Several months ago, I attended a women business leaders networking/happy hour event. A friend had forwarded me the invite, and I figured, hey, why not? It was actually a bit comic as the event was being thrown by an internal group at Target corporate, and I’m 99% sure I was the only non-Target employee present. I crashed a Target party, you guys. Luckily everyone was LOVELY and didn’t make fun of me. At least, not to my face.
The networking event was a follow-up to a lunchtime presentation by the president of the White House Project, Tiffany Dufu. I wasn’t aware of the luncheon and therefore couldn’t crash it, which bums me out as the White House Project is utterly amazing and I would’ve loved to hear Dufu’s speech. Luckily, she attended the networking event and although she only said about four sentences, one of them is still resonating within me.
Originally posted 2013-03-29 06:13:10.
“The most common way people give up their power
is by thinking they don’t have any.”
~ Alice Walker
Quote shown at the beginning of “Miss Representation”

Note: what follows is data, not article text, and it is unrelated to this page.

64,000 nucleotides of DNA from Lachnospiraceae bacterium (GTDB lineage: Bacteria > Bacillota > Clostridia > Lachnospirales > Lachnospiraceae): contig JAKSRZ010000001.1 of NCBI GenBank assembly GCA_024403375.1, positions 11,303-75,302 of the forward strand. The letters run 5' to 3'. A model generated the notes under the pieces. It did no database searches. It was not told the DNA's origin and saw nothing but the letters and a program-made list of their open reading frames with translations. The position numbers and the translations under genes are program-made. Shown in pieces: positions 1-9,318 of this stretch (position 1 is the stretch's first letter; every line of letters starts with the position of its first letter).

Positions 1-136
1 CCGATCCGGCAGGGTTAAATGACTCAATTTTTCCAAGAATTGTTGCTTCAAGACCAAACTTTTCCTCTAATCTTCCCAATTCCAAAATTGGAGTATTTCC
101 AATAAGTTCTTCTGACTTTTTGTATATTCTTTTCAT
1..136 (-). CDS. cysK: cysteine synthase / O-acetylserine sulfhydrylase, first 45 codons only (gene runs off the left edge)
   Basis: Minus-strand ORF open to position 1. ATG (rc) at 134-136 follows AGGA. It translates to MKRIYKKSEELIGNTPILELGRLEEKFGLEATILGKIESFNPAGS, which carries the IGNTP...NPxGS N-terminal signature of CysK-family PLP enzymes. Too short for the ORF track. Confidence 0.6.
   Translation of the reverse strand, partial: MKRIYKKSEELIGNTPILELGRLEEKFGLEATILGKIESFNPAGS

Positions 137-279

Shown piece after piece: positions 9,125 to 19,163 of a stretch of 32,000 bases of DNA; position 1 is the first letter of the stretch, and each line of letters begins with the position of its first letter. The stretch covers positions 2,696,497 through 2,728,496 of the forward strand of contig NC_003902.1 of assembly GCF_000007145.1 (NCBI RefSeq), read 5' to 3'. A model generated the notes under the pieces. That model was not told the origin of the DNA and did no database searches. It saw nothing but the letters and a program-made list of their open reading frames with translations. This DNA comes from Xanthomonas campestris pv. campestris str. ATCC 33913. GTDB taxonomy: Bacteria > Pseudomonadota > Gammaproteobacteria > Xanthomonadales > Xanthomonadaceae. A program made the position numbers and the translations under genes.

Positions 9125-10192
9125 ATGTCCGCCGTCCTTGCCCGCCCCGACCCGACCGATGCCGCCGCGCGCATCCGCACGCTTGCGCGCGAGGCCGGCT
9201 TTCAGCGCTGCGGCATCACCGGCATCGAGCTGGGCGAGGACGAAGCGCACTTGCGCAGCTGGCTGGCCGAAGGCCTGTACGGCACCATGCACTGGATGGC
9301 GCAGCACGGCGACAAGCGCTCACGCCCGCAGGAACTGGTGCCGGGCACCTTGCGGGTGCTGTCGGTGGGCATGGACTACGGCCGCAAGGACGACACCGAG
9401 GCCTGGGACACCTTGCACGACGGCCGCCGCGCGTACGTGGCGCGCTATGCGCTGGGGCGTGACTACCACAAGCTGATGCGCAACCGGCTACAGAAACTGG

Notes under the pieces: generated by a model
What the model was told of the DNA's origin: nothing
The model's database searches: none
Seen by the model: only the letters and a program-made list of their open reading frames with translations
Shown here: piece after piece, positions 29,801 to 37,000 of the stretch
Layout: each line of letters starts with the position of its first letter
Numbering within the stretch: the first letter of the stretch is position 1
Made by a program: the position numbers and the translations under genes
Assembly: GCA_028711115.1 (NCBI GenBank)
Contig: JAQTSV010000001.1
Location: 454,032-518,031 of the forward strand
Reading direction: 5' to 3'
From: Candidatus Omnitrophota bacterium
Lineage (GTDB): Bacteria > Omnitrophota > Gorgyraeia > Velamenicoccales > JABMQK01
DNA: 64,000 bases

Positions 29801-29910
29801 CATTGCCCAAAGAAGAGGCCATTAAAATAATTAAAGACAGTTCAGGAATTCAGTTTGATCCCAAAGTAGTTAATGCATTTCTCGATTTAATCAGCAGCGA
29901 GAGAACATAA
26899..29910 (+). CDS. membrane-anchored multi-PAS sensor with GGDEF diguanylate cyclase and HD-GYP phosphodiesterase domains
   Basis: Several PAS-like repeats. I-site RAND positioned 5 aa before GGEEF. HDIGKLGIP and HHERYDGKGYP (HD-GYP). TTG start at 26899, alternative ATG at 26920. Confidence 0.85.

Last week, I attended a screening of Miss Representation, an amazing and heartbreaking film about how mainstream media contribute to the under-representation of women in positions of power and influence in the United States. The film touched on body image, sexism, racism, the systematic demonization of feminists, the nauseating objectification of women, and many other issues that outraged and sickened me. Images of high school girls crying because they hate themselves, political leaders being dismissed for their fashion choices,and bikini-clad body after roiling bikini-clad body made me dizzy with dismay. And, if I’m being honest, it made me call into question my work, my writing, and my goals. I want women to be empowered, and in a moment of panic I questioned the value of style advice as a tool for empowerment. After all, the problem is that women are increasingly taught to believe that the ONLY thing that matters about us is how we look. And I’ll be damned if I’m going to contribute to that insidious lie.
Originally posted 2011-10-24 06:07:24.
More than a year ago, I saw the film Miss Representation. It was moving and inspiring and upsetting all at once, and even after months have passed I am still mulling its contents. One of the unexpected aftershocks comes in the form of a phrase that’s remained lodged in my brain. A political expert was explaining that the number of American women who show interest in pursuing political careers is dwindling. An oft-overlooked reason for this? There are relatively few women in politics right now. And – here comes the phrase – if you can’t see it, you can’t be it.
Originally posted 2012-11-08 06:09:38.